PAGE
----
Personnel Qualifications

Under the CLIA'88 rule, there is a change in the personnel standards for directors of high complexity laboratories. They must hold a doctoral degree in a chemical, physical, biological, or clinical laboratory science from an accredited institution and be certified and continue to be certified by a board approved by HHS (2). The rule "grandfathers" in current experienced directors without board certification, and those who have served as directors of a laboratory performing high complexity testing prior to February 24, 2003 and have 2 yr of laboratory training and experience directing high complexity testing.

In addition, the American College of Medical Genetics requires the following to be met for laboratory directors (3). They must have a PhD or MD, have at least 2 yr of experience or postdoctoral training in a clinical laboratory subspecialty, as well as being certified by specialty Boards. Board certification by the American Board of Medical Genetics or Canadian College of Medical Geneticists documents that this individual has both training and experience suitable for a director of molecular testing laboratory. The American Board of Pathology (ABP), the American Board of Clinincal Chemistry (ABCC), and the American Board of Bioanalysts (ABB) also provide recognized board certifications in this subspecialty. The laboratory director must be on site regularly or a accessible to the laboratory. He/she must ensure that the laboratory is in compliance with all regulations and maintains an ongoing quality assement program. The director determines the appropriate tests to be performed, the techniques to follow and the equipment and

Table 1

Indicator: Turn-Around Time

Important aspect of service to be evaluated

Indicators to be monitored

Threshold for evaluation

Turnaround time from specimen receipt to result reporting of B- and T-cell gene rearrangements done by the PCR method

The percentage of specimens for B- and T-cell gene rearrangements that are completed within 7 d of receipt

Less than 90%

Table 2

Plan to Monitor Turn-Around Time

Indicator to be monitored

Source of collection

How collected

Who collects

Frequency of collection

Frequency of analysis

The percent of specimens for B- and T-cell gene rearrangements done within 7 d of receipt.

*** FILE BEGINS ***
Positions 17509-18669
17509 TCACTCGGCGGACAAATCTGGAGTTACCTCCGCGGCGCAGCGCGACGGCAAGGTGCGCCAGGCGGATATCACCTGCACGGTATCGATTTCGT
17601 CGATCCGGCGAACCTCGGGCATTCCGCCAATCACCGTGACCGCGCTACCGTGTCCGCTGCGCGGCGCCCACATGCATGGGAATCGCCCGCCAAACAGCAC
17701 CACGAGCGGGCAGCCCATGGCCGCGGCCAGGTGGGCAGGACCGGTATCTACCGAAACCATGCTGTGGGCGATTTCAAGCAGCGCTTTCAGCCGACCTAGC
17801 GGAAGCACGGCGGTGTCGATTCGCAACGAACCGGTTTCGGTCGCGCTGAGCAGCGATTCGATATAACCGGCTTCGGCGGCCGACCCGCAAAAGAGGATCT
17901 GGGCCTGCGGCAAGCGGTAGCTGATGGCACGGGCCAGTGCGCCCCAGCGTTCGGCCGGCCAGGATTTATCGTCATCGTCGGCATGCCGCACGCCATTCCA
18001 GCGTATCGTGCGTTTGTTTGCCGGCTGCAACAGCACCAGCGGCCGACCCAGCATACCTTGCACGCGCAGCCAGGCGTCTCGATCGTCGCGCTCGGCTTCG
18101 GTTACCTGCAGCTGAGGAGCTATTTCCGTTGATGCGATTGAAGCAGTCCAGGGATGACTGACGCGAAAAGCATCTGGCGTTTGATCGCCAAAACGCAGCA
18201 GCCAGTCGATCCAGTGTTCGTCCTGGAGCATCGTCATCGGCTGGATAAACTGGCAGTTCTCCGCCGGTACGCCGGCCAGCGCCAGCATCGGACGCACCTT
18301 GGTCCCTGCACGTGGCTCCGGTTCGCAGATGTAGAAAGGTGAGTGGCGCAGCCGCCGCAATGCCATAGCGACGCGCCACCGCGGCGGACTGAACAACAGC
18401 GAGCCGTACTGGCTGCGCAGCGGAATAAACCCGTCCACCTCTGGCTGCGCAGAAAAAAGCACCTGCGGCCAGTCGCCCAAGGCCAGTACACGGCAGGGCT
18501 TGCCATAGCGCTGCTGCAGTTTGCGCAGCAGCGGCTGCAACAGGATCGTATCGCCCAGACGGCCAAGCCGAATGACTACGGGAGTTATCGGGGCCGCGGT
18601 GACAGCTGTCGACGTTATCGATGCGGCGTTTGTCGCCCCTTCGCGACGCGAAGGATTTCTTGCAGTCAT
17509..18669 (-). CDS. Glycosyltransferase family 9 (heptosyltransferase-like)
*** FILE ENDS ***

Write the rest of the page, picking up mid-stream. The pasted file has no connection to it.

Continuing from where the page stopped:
From the data entered and stored in the laboratory computer system; the laboratory computer system indicates the date of receipt and the date of report for each patient sample.

The Molecular Statistics Test Log program is accessed from the computer system to provide a list of all accession numbers in which B- and T-cell gene rearrangement studies were resulted; the total number of cases of B-cell gene rearrangement assays and T-cell gene rearrangement assay are obtained.

The Molecular Statistics Log is printed by the Pathologist in Charge of the molecular laboratory (or designee).

On a monthly Statistic analysis basis, the Section Chief of laboratory collects, tabulates, and reviews the data.

is done biannually. (January to June and July to December) by the Section Chief and the Pathologist in Charge of molecular laboratory.

reagents to be used. He/she reviews, interprets, and reports all lab results and assures their accuracy.

ACMG also specifies qualifications for other laboratory personal such as the supervisor. They are to hold a Bachelors degree and have at least 3 years of experience in medical field. It is recommended that they obtain certification from such agencies as the American Society for Clinical Pathology (Molecular Pathology) or the National Credentialing Agency in which they could become Certified Laboratory specialist in Molecular Biology. Laboratory technologist must hold an undergraduate degree in a biological or chemical field or have at least five years of relevant laboratory experience.

The ability for laboratory personnel to troubleshoot assays and handle unexpected laboratory problems involves the continuous update of their knowledge. Continuing education is an important aspect of quality assement and improvement. This can be handled in several ways such as a journal club in which selected articles are discussed, reviewing results and interpretations of difficult and interesting patient reports, attending appropriate seminars and conferences. Such activities are to be documented for each laboratory member.

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